Being told what to do is often no fun. But for many of us targeting language development objectives, we have to deal with our students’ potentially low scores on assessments such as the CELF-5s Following Directions subtest. Key to success on activities such as these are student’s listening skills and understanding of concepts related to time, space, number, and sequence, among others.
The good news is that these concepts are everywhere and can be targeted through stories and play! One way I have been approaching this is through the Toca Life: World app, (previously discussed here). The app is available for multiple platforms as you can see, and you can either purchase individual “Settings” (e.g., Toca Life: Vacation, which I like to refer to with colleagues as “The White Lotus,” [from HBO’s series of vacations-gone-wrong]), or connect purchased apps through the World app. The World app also has mini-settings you can purchase for short money, for example, a ski resort.
I have been using the book Where’s Walrus? by Stephen Savage with students recently (video here) (recall: using picture books on YouTube can work wonderfully with heavy use of the pause button). It forms a great Complete Episode narrative you can scaffold with Story Grammar Marker® but also is a nice context for labeling settings and looking for other situational clues.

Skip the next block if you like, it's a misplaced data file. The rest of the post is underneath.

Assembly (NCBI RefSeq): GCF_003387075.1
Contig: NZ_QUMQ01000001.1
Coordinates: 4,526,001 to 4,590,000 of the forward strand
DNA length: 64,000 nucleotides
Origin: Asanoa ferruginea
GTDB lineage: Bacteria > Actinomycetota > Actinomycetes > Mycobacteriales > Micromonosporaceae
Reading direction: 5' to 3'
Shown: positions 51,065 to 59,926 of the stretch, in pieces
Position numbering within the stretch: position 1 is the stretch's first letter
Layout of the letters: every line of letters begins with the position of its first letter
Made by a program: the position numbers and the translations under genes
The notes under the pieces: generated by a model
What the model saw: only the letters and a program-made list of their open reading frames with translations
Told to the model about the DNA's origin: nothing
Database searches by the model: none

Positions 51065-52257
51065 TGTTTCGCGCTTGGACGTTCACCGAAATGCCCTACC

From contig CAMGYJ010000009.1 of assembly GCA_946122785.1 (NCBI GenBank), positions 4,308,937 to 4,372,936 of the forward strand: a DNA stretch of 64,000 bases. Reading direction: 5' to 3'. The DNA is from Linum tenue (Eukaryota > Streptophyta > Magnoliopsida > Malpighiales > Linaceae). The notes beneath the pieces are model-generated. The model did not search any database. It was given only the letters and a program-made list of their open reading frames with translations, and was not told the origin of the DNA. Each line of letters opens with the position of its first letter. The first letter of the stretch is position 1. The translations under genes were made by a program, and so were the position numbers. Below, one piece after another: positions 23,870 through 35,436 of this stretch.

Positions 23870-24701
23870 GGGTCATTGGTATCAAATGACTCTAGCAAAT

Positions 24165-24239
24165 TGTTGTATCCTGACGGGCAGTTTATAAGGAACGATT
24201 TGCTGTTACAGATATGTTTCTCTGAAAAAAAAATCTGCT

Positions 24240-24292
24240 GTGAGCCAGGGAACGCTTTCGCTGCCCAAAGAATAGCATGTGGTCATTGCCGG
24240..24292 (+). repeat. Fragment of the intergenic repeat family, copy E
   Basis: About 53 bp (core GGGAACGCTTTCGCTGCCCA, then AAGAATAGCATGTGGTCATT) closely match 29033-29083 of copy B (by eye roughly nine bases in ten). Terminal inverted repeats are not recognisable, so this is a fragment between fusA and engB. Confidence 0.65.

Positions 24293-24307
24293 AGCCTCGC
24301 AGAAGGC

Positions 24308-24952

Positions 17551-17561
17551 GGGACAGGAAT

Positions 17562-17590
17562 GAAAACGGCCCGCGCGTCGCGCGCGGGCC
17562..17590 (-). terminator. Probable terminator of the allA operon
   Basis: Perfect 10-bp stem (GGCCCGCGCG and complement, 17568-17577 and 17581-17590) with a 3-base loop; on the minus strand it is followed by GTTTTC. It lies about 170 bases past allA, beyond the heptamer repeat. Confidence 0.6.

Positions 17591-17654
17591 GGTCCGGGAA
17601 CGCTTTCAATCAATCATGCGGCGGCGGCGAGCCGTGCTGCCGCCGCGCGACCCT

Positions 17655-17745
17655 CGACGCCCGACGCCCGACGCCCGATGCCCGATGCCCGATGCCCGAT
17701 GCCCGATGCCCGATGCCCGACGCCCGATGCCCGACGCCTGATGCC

Naturally, this fits well with Toca Life playsets such as the Aquarium, available in World (feel free to use any other book and app context pairing, though!).
Many objects in Toca World are interactive, meaning you can move characters, give them things to hold, wear, etc. My students love this app and one particularly likes “free time” with it, which I always make trick-therapy-time by using parallel talk and other interactions as he plays. I realized recently that I can leverage this interest by giving him a few “directions” to follow, and framing them as short stories that contain vocabulary and concepts that he is working on. Here’s an example, made with Google Slides along with some screenshots as visual supports:
An additional scaffold can be placing the directions in story form with Story Grammar Marker®. The first one could look like this:
at the aquarium
has a sick animal!
Put on her mask
Go in the tank
Give it a shot of medicine
My student enjoyed this quite a lot and benefited from the scaffolds. He, of course, loved the “free play” time for which I put on the Guided Access iPad timer to avoid any struggles in transition. Hope you find this suggestion helpful!